And this wasn't so much referencing anything that you have particular said, but others who had tried to make the argument that iMovie and FCPX have nothing in common except a superficial resemblance in UI.


There is nothing like a clip connection with an arbitrary linkage point in FCP7, Avid, or Premiere Pro, and because of this, you cannot replicate the full behavior of the magnetic timeline in anything but FCPX. You can come close in many cases, but not all; FCPX's features and structures make the new timeline's logic fully internally consistent.


I never said "arbitrary", I said you could duplicate it by linking manually, which I can. I still don't understand why you cannot see that FCPX's timeline is just like the others, except with more automation of linking clips. That's all it does. And sometimes it messes up as well.


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Walter Soyka
Re: Be STILL my BEATING HEART.
on Sep 8, 2011 at 4:40:13 pm

[Gary Huff] "First of all, "full of it" and "dumb" wasn't even in reference to you, so thanks for pulling in two of those to attempt to bolster your "poor me" defense."

Well, since I was the one who had the original discussion with you about how hard it was to get stuff into FCPX in the first place, I assumed I was included in your original statement, "How about all those people that said that FCPX's timeline was so "revolutionary" that it couldn't translate older projects or out to other formats and so on. Guess they were simply full of it, eh?"

I pulled "that would be dumb" directly from one of your subsequent responses to me.

And "poor me" is not a defense. I'm happy to debate you on the merits, but I expect you to extend me the same courtesy.


[Gary Huff] "And, BTW, yes I'm aggressive, but I try to be fair and if you make a good point, I'll concede it. But so far, most of your points seem to demonstrate an ignorance of software development."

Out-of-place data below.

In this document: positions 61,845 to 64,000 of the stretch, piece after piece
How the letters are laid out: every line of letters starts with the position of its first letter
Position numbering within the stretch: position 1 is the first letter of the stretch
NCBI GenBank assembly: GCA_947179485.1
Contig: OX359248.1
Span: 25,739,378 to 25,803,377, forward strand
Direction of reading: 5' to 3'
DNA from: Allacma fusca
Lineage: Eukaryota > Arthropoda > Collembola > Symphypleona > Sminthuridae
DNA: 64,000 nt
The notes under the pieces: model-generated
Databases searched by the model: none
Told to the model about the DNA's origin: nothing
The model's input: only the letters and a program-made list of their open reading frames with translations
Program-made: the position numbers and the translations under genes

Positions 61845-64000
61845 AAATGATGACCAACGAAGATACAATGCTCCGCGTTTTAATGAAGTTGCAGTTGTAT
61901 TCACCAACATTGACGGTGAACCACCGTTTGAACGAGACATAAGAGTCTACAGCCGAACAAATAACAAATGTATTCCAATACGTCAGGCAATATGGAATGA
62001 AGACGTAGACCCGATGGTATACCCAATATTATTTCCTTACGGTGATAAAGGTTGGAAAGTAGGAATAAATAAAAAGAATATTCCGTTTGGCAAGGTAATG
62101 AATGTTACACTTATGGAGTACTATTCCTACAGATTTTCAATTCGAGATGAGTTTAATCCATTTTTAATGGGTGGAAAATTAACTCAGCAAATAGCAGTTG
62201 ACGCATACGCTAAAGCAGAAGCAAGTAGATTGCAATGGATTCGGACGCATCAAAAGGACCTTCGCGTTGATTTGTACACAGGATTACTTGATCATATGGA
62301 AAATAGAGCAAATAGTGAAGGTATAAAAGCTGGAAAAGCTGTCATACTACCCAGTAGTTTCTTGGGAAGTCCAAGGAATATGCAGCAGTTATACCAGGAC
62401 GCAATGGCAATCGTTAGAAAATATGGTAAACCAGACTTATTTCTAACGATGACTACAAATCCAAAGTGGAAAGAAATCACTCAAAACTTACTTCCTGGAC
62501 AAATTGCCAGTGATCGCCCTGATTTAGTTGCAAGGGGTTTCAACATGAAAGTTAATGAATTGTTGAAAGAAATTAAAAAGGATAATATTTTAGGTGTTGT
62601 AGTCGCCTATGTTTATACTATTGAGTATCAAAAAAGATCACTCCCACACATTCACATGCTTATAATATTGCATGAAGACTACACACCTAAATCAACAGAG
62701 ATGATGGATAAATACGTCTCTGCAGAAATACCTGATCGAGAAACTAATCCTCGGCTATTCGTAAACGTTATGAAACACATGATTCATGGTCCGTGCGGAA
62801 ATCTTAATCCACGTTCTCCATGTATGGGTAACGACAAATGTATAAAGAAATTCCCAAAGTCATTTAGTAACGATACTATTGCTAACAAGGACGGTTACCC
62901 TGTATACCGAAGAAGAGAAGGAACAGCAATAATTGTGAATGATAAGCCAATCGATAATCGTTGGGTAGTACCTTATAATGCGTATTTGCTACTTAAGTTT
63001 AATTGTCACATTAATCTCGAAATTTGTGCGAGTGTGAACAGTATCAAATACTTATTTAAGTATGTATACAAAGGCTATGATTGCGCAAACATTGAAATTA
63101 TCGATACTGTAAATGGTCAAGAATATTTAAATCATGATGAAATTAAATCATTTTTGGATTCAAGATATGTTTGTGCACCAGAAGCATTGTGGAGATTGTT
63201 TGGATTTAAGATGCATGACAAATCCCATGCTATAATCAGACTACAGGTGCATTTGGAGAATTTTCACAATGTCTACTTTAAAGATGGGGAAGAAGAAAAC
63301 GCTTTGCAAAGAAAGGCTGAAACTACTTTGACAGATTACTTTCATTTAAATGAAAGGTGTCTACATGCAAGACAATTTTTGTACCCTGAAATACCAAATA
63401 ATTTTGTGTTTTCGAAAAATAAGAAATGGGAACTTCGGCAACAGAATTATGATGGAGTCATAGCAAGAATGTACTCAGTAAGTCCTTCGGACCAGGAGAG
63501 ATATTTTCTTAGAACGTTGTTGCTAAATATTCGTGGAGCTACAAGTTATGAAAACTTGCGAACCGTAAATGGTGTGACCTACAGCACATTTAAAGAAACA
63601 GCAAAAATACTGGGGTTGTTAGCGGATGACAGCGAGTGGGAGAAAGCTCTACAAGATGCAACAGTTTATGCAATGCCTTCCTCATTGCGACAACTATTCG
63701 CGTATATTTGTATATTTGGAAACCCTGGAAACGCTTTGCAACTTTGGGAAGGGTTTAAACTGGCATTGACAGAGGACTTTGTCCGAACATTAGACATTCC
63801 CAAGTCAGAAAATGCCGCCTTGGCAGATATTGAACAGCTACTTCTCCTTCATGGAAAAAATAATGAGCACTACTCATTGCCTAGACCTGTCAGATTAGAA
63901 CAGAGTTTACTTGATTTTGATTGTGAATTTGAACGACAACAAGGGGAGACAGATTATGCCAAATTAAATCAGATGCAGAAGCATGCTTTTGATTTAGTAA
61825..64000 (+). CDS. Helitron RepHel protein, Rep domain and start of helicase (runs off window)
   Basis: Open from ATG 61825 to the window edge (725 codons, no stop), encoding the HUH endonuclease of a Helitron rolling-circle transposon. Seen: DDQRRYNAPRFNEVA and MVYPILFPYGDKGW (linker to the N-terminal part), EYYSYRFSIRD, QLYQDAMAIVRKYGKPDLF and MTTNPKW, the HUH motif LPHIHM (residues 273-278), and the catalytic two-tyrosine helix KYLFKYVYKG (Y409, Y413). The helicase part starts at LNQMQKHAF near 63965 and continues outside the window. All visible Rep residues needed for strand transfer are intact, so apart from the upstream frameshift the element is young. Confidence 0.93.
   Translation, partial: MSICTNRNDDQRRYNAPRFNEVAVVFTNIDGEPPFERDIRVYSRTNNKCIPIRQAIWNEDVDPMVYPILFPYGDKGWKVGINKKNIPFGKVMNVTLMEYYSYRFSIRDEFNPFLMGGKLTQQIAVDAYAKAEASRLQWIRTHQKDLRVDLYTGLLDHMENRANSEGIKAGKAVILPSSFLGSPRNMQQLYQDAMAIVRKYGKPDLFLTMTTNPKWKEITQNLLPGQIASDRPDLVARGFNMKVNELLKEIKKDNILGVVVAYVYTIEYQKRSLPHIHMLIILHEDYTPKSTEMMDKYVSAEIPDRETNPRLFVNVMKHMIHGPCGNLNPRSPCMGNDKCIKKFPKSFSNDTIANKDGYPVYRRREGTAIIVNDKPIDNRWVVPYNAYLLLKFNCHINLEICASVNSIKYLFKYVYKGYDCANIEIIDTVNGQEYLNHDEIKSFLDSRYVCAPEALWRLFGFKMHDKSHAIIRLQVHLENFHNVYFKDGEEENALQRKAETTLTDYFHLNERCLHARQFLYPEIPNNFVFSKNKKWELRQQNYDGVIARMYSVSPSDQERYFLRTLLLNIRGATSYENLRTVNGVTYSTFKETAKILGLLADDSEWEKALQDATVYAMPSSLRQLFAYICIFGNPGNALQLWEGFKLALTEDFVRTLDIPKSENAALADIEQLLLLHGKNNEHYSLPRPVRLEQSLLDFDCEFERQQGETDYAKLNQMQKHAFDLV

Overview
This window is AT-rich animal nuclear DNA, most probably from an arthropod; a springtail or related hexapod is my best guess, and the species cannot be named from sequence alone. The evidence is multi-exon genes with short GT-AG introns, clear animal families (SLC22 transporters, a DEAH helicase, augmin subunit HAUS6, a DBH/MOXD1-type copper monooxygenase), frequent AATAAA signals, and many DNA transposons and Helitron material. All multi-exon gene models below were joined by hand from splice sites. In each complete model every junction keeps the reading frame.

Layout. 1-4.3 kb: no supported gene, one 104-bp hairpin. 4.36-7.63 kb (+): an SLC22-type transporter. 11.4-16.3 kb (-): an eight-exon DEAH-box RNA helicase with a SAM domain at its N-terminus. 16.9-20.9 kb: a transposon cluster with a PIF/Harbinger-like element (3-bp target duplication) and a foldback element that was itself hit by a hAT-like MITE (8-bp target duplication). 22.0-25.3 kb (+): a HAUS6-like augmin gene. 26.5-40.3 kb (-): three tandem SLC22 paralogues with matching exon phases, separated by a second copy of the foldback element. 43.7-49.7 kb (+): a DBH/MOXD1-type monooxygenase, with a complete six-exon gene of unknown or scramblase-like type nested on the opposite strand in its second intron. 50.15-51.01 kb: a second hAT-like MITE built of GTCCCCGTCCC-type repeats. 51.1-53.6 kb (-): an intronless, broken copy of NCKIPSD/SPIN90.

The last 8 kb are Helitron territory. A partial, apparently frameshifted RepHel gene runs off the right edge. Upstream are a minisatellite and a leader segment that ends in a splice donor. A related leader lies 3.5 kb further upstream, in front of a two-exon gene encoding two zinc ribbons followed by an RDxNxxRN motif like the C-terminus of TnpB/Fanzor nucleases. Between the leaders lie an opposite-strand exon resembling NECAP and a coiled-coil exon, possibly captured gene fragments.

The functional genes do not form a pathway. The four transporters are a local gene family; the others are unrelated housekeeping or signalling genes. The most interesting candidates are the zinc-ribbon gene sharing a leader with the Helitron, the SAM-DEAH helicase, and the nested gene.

I'm asserting that the data in an FCPX timeline is a superset of the data in an FCP timeline.

How does that suggest an ignorance of software development?


[Gary Huff] "Vector-based drawing takes place at the moment of media creation. FCPX is not there in the camera when I'm shooting video, it comes in later when the process of dealing with video is the arrangement of it, and it works its timeline by automatically linking what it thinks (by IF...THEN...ELSE rules on a fundamental level) are proper linkages."

I think that editorial is a creative process in and of itself. FCPX does not automatically link things willy-nilly with a series of if-then-else statements. It links them according to the decisions the editor makes, and the specific FCPX tools he or she uses, while editing: cut it into the primary storyline? Pull it out of the storyline? Connect it? Change the connection point? Position it? Compound it? Storyline it?

All these things affect the context of the clip and its relationships to other clips -- and the context is both totally plastic and relevant to subsequent operations.

I picked the vector curve example specifically because FCPX doesn't just represent the composition and output of the edit (as the FCP timeline does, and as a raster image does) -- it also represents some information about how the edit was actually constructed, via storyline designation and clip connections, then it uses that information to guide the mechanics of subsequent editorial.